Ethernet

canoeornithologistΔίκτυα και Επικοινωνίες

26 Οκτ 2013 (πριν από 3 χρόνια και 11 μήνες)

81 εμφανίσεις

Networks: Ethernet

1

Ethernet



Networks: Ethernet

2

Ethernet

[DEC, Intel, Xerox]


1
-
persistent, CSMA
-
CD with Binary
Exponential Backoff.


Manchester encoding.

Networks: Ethernet

3


Ethernet
[operational in 1974]


Initially 3 Mbps
baseband

coaxial cable (thick Ethernet).

Operational Description

Ethernet stations sense the channel.

When the channel is free the station transmits a frame.

Stations monitor the ‘ether’ during the transmission.

If a collision is detected by any station, the transmission is
terminated immediately and a jam signal is sent.

Upon collision, stations backoff using a local counter and
then retransmit.

Networks: Ethernet

4

A begins to

transmit at

t
=0

A

B

B begins to

transmit at

t
=
t
prop
-


B detects

collision at

t
=
t
prop

A

B

A

B

A detects

collision at

t
= 2
t
prop
-


It takes 2
t
prop
to find out if channel has been captured

Figure 6.22

Collision Detection [worst case]

Leon
-
Garcia & Widjaja:
Communication Networks

Copyright ©2000 The McGraw Hill Companies

Networks: Ethernet

5

frame

contention

frame

Figure 6.23


Frame
seizes the channel after 2 t
prop


On 1 km Ethernet,
t
prop

is approximately 5
microseconds.


Contention interval =
2 t
prop


Interframe gap =

9.6 microseconds


Modeled as
slotted scheme
with slot = 2
t
prop


Ethernet

Networks: Ethernet

6

Binary Exponental Backoff


Upon a collision, the
sending stations

increment a local counter
K
. The backoff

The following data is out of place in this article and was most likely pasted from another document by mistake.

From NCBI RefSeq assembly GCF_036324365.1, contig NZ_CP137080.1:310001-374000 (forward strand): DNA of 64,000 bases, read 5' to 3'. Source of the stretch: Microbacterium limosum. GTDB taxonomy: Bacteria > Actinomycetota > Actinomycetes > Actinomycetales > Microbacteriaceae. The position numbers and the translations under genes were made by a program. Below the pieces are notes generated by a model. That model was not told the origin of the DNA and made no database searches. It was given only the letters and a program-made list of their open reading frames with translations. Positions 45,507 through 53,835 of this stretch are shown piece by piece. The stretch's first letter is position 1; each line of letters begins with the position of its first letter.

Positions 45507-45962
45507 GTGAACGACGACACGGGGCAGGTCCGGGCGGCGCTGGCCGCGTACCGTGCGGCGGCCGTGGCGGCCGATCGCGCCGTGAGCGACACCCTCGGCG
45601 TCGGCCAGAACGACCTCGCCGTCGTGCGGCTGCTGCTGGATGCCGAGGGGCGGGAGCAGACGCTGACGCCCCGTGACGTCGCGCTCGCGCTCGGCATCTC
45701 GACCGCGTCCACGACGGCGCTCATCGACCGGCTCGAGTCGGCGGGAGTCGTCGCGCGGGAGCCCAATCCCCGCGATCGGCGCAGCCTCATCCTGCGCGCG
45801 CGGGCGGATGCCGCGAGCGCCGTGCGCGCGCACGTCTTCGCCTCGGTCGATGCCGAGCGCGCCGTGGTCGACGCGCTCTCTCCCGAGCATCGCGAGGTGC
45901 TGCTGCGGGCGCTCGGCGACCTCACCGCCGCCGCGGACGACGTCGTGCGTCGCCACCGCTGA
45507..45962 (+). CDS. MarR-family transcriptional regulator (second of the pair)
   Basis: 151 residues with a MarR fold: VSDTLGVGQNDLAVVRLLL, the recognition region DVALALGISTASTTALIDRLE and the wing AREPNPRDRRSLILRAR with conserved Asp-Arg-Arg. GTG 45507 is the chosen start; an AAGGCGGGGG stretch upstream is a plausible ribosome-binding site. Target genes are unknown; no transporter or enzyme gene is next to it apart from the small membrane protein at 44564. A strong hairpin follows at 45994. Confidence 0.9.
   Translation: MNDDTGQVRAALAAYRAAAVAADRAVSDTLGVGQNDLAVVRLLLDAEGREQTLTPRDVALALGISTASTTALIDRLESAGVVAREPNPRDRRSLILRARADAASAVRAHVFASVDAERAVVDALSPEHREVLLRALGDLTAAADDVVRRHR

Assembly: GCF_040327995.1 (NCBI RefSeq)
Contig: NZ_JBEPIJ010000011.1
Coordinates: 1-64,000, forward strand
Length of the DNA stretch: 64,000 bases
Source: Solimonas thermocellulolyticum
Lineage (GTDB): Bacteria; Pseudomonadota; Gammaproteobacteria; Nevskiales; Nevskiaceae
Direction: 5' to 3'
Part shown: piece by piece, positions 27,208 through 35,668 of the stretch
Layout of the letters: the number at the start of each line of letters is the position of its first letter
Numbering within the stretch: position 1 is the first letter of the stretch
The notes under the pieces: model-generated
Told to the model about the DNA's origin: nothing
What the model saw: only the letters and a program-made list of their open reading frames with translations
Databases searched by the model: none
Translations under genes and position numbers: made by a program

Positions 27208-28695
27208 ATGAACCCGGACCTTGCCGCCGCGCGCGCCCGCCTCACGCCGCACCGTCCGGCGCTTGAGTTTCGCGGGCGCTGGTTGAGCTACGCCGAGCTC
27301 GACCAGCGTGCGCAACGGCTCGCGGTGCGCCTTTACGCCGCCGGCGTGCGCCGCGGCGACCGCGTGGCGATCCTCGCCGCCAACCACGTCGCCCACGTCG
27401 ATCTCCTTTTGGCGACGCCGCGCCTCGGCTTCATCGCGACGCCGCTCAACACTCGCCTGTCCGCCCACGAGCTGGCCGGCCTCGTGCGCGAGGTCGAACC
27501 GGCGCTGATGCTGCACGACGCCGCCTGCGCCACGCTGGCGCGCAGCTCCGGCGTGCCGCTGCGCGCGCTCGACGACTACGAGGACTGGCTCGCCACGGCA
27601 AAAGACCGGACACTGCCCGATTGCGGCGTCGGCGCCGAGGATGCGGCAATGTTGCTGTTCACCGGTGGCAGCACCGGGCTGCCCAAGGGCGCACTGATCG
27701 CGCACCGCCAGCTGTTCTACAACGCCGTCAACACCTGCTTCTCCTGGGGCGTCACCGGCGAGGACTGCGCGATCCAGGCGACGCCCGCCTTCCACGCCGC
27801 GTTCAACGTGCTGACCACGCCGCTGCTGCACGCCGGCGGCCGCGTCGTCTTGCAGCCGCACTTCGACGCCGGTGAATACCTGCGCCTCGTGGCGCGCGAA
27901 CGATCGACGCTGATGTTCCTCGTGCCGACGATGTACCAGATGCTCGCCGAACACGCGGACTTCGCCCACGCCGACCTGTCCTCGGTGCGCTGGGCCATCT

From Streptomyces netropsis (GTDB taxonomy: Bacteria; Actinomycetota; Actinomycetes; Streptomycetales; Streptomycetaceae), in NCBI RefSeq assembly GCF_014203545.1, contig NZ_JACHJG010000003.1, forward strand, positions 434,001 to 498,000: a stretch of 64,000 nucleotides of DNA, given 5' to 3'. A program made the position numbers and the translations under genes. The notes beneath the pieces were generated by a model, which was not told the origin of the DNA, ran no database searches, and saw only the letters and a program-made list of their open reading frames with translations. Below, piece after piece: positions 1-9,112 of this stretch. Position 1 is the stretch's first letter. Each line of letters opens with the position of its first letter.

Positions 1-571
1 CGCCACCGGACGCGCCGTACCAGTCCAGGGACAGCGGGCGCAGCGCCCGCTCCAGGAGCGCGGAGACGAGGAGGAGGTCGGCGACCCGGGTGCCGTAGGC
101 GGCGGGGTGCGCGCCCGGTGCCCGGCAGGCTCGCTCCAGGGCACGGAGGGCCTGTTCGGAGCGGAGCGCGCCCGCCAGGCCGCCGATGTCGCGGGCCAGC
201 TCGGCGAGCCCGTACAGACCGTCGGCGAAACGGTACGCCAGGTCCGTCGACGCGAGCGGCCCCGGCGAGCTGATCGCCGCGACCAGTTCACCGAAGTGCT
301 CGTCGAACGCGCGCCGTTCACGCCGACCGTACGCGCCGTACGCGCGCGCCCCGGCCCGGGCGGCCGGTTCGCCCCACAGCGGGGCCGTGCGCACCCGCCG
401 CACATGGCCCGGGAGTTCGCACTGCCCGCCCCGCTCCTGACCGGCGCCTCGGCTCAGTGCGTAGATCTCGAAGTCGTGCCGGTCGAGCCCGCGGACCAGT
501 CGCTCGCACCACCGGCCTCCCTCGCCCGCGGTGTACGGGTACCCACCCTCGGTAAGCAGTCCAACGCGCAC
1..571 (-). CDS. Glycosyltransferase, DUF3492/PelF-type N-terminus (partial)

interval is randomly selected using a uniform
distribution over the L = 2
K
slots.


K
is initially set to 0.


Thus upon collision, the value of L is doubled
locally for each
sending station
.

Networks: Ethernet

7

Binary Exponential Backoff (BEB)

Slotted ALOHA shown to be
unstable

when

p > 1/n

Since Ethernet permits up to 1024 stations,
backoff continues until
K = 10, L = 2
10
, and
p = 1/2
10

Normally
K
is incremented up to 10, but BEB
is set for 16 retries. After 16 retries, MAC
gives up trying to send frame.

Networks: Ethernet

8

Preamble

SD

Destination

Address

Source

Address

Length

Information

Pad

FCS

7

1

2 or 6

2 or 6

2

4


64 to 1518 bytes

Synch

Start

frame

0

Single address

1

Group address



Destination address is either single address

or group address (broadcast = 111...111)






Addresses are defined on local or universal
basis



2
46

possible global addresses

0

Local address

1

Global address

802.3 MAC Frame

Figure 6.52

Leon
-
Garcia & Widjaja:
Communication Networks

Copyright ©2000 The McGraw Hill Companies

Networks: Ethernet

9

Preamble

SD

Destination

Address

Source

Address

Type

Information

Pad

FCS

7

1

2 or 6

2 or 6

2

4

64 to 1518 bytes

Synch

Start

frame

Ethernet Frame

Figure 6.53

Copyright ©2000 The McGraw Hill Companies

Leon
-
Garcia & Widjaja:
Communication Networks

Networks: Ethernet

10

AA AA 03

Information

MAC
Header

FCS

802.3
Frame

LLC
PDU

SNAP
Header


Type

ORG

SNAP
PDU

3

2

1

1

1

Figure 6.54

Copyright ©2000 The McGraw Hill Companies

Networks: Ethernet

11

Networks: Ethernet

12

Ethernet Evolution





10BASE5

{1983}


10 Mbps


500 meter segment length


Signal
-
regenerating repeaters


Thick Coax


Advantages:
Low attenuation, excellent noise
immunity, superior mechanical strength


Disadvantages:
Bulky, difficult to pull, transceiver
boxes too expensive

*
Wiring represented a significant part of total
installed cost.

Networks: Ethernet

13

MAU device is physically hooked on main cable.